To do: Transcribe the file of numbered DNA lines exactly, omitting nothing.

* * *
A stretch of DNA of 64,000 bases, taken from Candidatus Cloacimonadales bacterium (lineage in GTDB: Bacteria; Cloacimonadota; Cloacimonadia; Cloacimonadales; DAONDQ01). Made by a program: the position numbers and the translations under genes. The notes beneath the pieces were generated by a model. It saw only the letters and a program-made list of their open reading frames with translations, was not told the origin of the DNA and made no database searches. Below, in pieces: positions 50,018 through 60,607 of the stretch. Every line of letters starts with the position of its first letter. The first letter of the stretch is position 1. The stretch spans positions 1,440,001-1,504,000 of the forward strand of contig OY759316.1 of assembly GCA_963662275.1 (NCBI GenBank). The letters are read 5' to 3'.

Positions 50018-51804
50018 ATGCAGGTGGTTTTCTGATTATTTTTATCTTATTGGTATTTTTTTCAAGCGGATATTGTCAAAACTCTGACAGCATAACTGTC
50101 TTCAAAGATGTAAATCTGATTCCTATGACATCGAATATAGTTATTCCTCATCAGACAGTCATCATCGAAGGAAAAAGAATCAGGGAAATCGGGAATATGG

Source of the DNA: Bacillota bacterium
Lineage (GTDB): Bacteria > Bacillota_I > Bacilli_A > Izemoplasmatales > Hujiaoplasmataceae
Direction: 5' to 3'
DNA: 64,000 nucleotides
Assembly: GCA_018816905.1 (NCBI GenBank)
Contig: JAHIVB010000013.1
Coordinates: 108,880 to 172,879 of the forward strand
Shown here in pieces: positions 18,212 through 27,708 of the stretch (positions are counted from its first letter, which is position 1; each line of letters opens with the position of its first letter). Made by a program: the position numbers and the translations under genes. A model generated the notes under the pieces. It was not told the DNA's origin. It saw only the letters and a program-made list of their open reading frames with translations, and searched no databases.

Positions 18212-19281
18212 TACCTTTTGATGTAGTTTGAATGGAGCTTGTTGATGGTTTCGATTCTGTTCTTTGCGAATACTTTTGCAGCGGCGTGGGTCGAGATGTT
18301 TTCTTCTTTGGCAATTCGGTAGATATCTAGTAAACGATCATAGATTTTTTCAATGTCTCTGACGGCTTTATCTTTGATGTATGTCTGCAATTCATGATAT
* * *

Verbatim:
A stretch of DNA of 64,000 bases, taken from Candidatus Cloacimonadales bacterium (lineage in GTDB: Bacteria; Cloacimonadota; Cloacimonadia; Cloacimonadales; DAONDQ01). Made by a program: the position numbers and the translations under genes. The notes beneath the pieces were generated by a model. It saw only the letters and a program-made list of their open reading frames with translations, was not told the origin of the DNA and made no database searches. Below, in pieces: positions 50,018 through 60,607 of the stretch. Every line of letters starts with the position of its first letter. The first letter of the stretch is position 1. The stretch spans positions 1,440,001-1,504,000 of the forward strand of contig OY759316.1 of assembly GCA_963662275.1 (NCBI GenBank). The letters are read 5' to 3'.

Positions 50018-51804
50018 ATGCAGGTGGTTTTCTGATTATTTTTATCTTATTGGTATTTTTTTCAAGCGGATATTGTCAAAACTCTGACAGCATAACTGTC
50101 TTCAAAGATGTAAATCTGATTCCTATGACATCGAATATAGTTATTCCTCATCAGACAGTCATCATCGAAGGAAAAAGAATCAGGGAAATCGGGAATATGG

Source of the DNA: Bacillota bacterium
Lineage (GTDB): Bacteria > Bacillota_I > Bacilli_A > Izemoplasmatales > Hujiaoplasmataceae
Direction: 5' to 3'
DNA: 64,000 nucleotides
Assembly: GCA_018816905.1 (NCBI GenBank)
Contig: JAHIVB010000013.1
Coordinates: 108,880 to 172,879 of the forward strand
Shown here in pieces: positions 18,212 through 27,708 of the stretch (positions are counted from its first letter, which is position 1; each line of letters opens with the position of its first letter). Made by a program: the position numbers and the translations under genes. A model generated the notes under the pieces. It was not told the DNA's origin. It saw only the letters and a program-made list of their open reading frames with translations, and searched no databases.

Positions 18212-19281
18212 TACCTTTTGATGTAGTTTGAATGGAGCTTGTTGATGGTTTCGATTCTGTTCTTTGCGAATACTTTTGCAGCGGCGTGGGTCGAGATGTT
18301 TTCTTCTTTGGCAATTCGGTAGATATCTAGTAAACGATCATAGATTTTTTCAATGTCTCTGACGGCTTTATCTTTGATGTATGTCTGCAATTCATGATAT